With reference back to FIG. 9, thus at step 935 this radial super cluster is identified and a super cluster event record may be updated at step 940. Further, the super cluster event record may undergo further processing at step 945 or be used to update the defect database 950.

Circumferential super cluster processing may also be applied to previously identified data defect clusters. At step 902 if circumferential super cluster processing is to be performed then at step 908 a circumferential super cluster window size based on a number of tracks is defined. Then, at block 910 a circumferential super cluster event threshold based on a minimum number of centroids for corresponding data defect clusters located in the circumferential event window is also defined. Super cluster detection is then performed at step 920 for the circumferential event window.

At step 930 if a minimum number of centroids for corresponding identified data defect clusters required to occur within the circumferential super cluster window are determined to be within the circumferential super cluster window then a super circumferential cluster at block 935 is identified. Otherwise, the process can be repeated, for example, by simply iterating the circumferential event window to look for other centroids of other previously identified data defect clusters.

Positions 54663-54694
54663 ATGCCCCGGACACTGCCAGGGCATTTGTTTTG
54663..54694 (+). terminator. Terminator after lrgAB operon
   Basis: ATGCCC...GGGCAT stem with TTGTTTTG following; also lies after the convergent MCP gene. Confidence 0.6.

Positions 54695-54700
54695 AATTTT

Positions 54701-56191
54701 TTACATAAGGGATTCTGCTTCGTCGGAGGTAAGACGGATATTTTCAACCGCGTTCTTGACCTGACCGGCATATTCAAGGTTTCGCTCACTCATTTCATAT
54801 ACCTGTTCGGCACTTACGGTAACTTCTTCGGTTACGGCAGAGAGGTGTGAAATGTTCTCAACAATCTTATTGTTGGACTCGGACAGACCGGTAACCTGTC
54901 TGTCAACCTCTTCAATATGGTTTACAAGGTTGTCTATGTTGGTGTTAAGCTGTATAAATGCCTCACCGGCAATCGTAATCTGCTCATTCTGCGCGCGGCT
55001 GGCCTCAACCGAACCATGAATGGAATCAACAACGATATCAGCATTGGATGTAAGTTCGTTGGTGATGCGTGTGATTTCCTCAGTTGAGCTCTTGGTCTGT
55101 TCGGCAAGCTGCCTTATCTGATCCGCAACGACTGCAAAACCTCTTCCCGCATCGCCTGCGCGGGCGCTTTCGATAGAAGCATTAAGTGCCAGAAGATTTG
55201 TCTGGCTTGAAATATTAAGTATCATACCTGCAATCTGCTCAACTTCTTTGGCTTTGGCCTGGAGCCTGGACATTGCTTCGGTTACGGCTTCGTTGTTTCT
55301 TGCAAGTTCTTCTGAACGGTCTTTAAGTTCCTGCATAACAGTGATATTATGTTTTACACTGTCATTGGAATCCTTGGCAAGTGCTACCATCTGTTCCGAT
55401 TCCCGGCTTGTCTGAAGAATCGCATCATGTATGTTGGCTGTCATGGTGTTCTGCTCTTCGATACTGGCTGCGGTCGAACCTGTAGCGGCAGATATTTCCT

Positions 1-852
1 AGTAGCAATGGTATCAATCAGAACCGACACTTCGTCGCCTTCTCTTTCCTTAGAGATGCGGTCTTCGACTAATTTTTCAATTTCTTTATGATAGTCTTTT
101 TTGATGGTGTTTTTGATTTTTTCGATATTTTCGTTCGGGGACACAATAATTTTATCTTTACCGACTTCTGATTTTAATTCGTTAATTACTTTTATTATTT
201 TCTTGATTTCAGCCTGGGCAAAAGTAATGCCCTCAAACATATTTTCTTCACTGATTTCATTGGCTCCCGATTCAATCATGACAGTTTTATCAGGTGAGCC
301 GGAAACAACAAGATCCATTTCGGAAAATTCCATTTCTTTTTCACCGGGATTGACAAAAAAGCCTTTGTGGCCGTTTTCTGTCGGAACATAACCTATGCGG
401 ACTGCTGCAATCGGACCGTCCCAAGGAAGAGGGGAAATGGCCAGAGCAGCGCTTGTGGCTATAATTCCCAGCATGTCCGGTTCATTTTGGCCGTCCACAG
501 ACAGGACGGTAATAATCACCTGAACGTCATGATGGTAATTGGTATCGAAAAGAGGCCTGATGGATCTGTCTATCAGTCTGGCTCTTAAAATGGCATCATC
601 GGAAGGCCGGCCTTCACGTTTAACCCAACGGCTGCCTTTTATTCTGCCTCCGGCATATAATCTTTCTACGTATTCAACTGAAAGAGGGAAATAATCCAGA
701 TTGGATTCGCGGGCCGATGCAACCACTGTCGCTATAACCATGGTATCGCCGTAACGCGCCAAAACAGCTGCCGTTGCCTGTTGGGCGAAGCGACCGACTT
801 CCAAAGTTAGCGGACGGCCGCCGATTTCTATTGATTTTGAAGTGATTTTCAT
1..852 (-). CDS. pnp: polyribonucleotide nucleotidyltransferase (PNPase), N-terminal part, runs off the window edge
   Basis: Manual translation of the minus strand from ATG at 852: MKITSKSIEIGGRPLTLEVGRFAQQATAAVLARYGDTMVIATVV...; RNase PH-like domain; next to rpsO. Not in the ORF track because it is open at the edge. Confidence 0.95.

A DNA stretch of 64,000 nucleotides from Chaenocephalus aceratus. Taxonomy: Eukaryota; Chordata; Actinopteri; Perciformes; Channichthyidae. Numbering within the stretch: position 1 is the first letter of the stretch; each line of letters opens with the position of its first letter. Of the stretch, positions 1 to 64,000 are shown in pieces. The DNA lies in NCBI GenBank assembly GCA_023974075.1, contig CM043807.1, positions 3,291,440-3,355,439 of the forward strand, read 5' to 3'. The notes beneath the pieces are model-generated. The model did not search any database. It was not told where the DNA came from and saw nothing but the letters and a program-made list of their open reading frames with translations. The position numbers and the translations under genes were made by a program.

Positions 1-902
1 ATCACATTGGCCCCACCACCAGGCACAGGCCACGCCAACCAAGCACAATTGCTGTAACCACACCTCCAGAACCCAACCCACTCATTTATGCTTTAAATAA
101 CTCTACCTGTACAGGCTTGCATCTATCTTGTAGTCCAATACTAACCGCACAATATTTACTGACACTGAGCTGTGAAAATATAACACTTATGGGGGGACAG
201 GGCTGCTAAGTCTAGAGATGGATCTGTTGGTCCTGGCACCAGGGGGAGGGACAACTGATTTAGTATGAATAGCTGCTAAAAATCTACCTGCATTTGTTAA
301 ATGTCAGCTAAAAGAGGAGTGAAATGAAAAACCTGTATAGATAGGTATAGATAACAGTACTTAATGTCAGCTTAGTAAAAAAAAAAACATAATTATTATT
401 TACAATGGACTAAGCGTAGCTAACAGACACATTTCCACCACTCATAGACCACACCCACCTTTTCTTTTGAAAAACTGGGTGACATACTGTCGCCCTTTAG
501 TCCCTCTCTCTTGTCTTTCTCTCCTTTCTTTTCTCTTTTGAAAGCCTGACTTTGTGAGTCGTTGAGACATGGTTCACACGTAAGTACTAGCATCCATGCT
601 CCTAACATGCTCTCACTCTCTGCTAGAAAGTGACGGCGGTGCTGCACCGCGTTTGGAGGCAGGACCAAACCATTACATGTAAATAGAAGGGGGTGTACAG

For example, briefly referring to FIG. 11, FIG. 11 is a diagram showing a map of a disk having a plurality of previously identified clusters and illustrates a circumferential super cluster detection process. Particularly, FIG. 11 illustrates a circumferential super cluster window that is 100 tracks radially wide and is independent of wedges. As can be seen in this example in FIG. 11, two centroids of two corresponding previously identified data defect clusters 1106 and 1108 are determined to be within the circumferential super cluster window complying with, for example, a threshold minimum number of centroids of two, and a super circumferential data defect cluster is identified.

Turning back to FIG. 9, for both the identified radial and circumferential super clusters that have been identified at step 935 a super cluster event record 940 can be updated. The super cluster event record may undergo further processing at block 945 and can also be transmitted to the defect database 950.